I am tempted to try. Previous attempts have been met by crickets or having the topic quickly spun off on another tangent. Not great incentive to try again, but I may. You could actually read an economics textbook and see it for yourself if you didn't want to believe me. The start of what I would say begins with the definition of an oligopolistic market, why the NHL falls in that category, and some basic descriptions of that market. Such as larger firms are capable of influencing price and the firms are aware of their mutual interdependence (ie, they consider the reactions of their rivals in such matters as prices when making decisions).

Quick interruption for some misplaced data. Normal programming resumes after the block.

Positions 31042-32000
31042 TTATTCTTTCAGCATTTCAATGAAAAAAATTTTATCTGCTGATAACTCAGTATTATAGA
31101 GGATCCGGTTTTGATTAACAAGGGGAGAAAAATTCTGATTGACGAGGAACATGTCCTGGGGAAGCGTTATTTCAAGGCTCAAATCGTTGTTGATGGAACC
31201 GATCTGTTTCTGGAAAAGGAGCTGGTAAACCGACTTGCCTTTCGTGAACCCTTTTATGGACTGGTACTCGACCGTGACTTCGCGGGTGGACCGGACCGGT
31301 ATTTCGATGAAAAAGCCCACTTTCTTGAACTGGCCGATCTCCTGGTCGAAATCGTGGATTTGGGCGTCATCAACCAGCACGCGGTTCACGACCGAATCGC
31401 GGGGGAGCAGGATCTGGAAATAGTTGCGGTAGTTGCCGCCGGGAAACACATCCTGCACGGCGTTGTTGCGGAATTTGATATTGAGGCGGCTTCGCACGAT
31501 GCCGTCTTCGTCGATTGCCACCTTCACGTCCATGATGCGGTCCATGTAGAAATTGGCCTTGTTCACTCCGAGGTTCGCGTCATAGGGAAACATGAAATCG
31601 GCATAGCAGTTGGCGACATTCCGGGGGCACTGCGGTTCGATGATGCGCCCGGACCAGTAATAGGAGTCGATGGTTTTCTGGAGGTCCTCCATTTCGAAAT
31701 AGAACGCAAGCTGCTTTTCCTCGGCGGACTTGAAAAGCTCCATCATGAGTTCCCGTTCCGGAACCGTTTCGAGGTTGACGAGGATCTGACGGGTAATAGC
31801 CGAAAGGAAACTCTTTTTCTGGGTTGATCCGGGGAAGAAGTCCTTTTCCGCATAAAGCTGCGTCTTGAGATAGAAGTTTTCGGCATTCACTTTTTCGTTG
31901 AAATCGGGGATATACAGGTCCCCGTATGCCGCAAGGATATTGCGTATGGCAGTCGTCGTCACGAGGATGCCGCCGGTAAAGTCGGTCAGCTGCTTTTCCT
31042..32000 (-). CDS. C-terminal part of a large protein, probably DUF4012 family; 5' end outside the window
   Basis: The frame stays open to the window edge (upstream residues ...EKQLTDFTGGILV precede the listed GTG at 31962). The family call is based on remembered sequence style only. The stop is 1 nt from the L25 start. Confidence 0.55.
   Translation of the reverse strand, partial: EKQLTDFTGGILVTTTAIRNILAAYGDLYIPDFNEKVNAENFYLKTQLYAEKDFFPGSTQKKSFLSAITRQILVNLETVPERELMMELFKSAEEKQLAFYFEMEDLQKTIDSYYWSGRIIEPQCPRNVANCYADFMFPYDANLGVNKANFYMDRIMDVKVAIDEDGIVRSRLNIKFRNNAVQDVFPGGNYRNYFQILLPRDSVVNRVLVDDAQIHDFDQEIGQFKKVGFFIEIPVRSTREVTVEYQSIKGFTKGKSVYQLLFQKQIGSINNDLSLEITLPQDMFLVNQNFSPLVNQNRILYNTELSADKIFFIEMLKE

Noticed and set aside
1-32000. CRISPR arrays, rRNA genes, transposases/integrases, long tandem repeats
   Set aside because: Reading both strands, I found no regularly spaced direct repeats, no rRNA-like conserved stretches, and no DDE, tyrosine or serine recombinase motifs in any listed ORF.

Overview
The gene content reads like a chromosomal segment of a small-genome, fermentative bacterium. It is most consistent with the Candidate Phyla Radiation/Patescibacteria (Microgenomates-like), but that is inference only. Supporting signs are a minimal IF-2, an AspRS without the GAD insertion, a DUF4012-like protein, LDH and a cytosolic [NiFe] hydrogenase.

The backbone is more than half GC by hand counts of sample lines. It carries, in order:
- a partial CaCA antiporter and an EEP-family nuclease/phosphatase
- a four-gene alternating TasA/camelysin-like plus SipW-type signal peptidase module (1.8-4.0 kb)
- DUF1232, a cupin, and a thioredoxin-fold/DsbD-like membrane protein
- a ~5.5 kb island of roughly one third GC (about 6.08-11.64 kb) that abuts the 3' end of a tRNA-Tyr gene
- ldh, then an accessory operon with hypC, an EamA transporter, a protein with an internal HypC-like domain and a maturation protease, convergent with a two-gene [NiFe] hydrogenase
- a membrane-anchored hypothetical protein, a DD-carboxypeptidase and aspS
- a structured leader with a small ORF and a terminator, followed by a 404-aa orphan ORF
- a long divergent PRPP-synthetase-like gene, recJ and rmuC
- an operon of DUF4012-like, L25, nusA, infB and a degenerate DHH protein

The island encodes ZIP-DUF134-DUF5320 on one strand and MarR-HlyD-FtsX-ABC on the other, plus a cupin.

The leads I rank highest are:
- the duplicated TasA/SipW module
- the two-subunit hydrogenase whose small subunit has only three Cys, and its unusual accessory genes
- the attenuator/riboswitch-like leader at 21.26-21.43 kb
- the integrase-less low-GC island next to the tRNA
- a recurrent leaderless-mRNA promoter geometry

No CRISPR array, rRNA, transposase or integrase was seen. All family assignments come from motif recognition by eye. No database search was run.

If I do write about it in full (still up in the air), that will just be a starting point. There would be a fair amount more that I'd include about how some basic economic concepts relate to the NHL. It won't actually give you answers to some of the problems in this labor dispute, it just provides a bit more perspective. That's all I (or any of us for that matter) can realistically give to this debate.
     
  12. Hockey_Nut99

    Hockey_Nut99 Guest

    I was watching Prime Time Sports with Bob M on tv today(didn't get a chance to listen to it on the radio) and Bettman finally guarntees that yes, the NHL is going only for a cap. One of the guys on the show started a question to Gary in this manner: "Gary if you get the cost certainty(I don't remember if he said cap but it's the same thing)"....Gary responded by saying "Well WHEN we get it...etc etc etc.."